68.  The result will be that, in the section 3(10) hearing, the judge will have to consider not merely the allegations that have to be disclosed in order to place in the open sufficient to satisfy the requirements laid down by the Grand Chamber, but whether there is any other matter whose disclosure is essential to the fairness of the trial.

69.  For the reasons that I have given I would allow the appeal in each case. In none has the disclosure required by the decision of the Grand Chamber been given. The appropriate course is to remit each case to the judge for further consideration in accordance with the decision of this House.


My Lords,

70.  I have had the advantage of reading in draft the speech of my noble and learned friend Lord Phillips of Worth Matravers and I agree that the judgment of the European Court of Human Rights (“ECtHR) in A v United Kingdom (Application No 3455/05) requires these appeals to be allowed. I do so with very considerable regret, because I think that the decision of the ECtHR was wrong and that it may well destroy the system of control orders which is a significant part of this country’s defences against terrorism. Nevertheless, I think that your Lordships have no choice but to submit. It is true that section 2(1)(a) of the Human Rights Act 1998 requires us only to “take into account” decisions of the ECtHR. As a matter of our domestic law, we could take the decision in A v United Kingdom into account but nevertheless prefer our own view. But the United Kingdom is bound by the Convention, as a matter of international law, to accept the decisions of the ECtHR on its interpretation. To reject such a decision would almost certainly put this country in breach of the international obligation which it accepted when it acceded to the Convention. I can see no advantage in your Lordships doing so.

71.  The difference between the rule laid down by the ECtHR and what I had previously thought to be the law of England is that the Strasbourg court has imposed a rigid rule that the requirements of a fair hearing are never satisfied if the decision is “based solely or to a decisive degree” on closed material, whereas the view expressed by a majority of your Lordships’ House in Secretary of State for the Home Department v MB [2008] AC 440 was that even in such a case, substantial justice might still be possible. As I understand the views expressed by judges of the Special Immigration Appeals Commission since MB’s case, it is not unusual for the Commission to base its decision “to a decisive degree” on closed material and nevertheless to be satisfied, from the nature of that material, that the applicant has had a fair hearing.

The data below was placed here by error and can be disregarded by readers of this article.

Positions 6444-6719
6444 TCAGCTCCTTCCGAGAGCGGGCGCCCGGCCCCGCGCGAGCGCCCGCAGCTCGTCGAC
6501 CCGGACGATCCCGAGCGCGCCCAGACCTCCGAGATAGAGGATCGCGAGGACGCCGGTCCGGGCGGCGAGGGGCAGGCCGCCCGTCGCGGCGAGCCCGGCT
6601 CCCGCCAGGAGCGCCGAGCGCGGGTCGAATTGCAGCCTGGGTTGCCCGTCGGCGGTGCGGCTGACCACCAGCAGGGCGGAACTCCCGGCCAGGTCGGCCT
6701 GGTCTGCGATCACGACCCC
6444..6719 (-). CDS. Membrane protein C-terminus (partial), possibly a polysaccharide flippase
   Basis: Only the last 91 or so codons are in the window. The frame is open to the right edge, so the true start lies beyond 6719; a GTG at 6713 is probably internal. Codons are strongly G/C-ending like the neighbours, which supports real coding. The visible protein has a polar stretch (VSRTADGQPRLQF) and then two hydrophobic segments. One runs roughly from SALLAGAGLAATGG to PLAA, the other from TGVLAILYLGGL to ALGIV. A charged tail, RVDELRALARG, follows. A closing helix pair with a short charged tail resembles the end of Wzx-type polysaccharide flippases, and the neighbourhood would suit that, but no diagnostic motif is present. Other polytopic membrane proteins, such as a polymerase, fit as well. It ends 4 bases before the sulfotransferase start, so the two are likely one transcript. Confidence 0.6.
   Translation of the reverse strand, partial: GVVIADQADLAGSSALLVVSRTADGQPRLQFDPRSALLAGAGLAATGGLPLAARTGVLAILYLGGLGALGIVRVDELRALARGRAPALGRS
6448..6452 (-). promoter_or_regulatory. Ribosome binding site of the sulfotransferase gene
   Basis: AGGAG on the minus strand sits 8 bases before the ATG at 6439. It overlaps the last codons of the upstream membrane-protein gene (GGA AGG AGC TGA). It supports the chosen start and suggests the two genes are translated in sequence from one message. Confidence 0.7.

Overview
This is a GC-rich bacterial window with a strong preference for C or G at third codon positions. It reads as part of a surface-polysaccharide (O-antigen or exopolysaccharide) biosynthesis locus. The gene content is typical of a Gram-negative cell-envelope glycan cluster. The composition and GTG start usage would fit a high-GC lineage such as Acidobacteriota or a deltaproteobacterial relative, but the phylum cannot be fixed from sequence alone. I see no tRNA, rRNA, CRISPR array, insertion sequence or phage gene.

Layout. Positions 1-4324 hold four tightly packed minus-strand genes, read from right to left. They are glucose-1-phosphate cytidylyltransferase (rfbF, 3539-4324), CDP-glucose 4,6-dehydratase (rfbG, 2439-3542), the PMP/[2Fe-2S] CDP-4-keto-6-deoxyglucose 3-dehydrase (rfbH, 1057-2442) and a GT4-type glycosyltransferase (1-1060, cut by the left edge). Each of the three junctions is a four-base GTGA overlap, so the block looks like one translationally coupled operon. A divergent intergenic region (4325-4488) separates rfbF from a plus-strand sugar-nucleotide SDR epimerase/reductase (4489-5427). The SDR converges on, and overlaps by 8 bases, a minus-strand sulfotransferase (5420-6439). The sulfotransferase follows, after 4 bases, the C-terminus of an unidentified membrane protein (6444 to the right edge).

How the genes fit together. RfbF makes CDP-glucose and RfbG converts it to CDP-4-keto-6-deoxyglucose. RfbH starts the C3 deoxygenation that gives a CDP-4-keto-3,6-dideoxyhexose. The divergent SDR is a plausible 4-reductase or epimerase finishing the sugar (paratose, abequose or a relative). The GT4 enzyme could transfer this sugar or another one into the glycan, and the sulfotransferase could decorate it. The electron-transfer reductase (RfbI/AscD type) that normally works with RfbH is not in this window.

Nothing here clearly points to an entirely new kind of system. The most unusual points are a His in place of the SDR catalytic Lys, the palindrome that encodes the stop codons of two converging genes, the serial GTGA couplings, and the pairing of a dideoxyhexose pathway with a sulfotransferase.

72.  The particular procedures which have to be followed to make a hearing fair cannot in my opinion be stated in rigid rules. Ordinarily it is true that fairness requires that an accused person should be informed of all the allegations against him and the material tendered to the tribunal in support. The purpose of the rule is not merely to improve the chances of the tribunal reaching the right decision (by giving the accused an opportunity to explain or contradict any such allegations or material) but to avoid the subjective sense of injustice which an accused may feel if he knows that the tribunal relied upon material of which he was not told. Seventeenth century lawyers were fond of quoting the example of Genesis 3.11, in which God, though omniscient, said to Adam “Hast thou eaten of the tree, whereof I commanded thee that thou shouldest not eat?". In such a case, however, there is no cost in compliance with the general rule. God suffered no disadvantage by revealing to Adam what he knew. The same is true in most cases in which there is a failure to disclose material. But when disclosure is contrary to the public interest, it is necessary to think more carefully and ask whether in all the circumstances it would really be unfair not to tell the applicant or accused. There may well be cases in which, from the point of view of reaching the right decision, it is clear to the Tribunal that it would be highly unlikely to make any difference. If that is the case, the procedure may be fair even though a subjective feeling of injustice is unavoidable.

Continue  Previous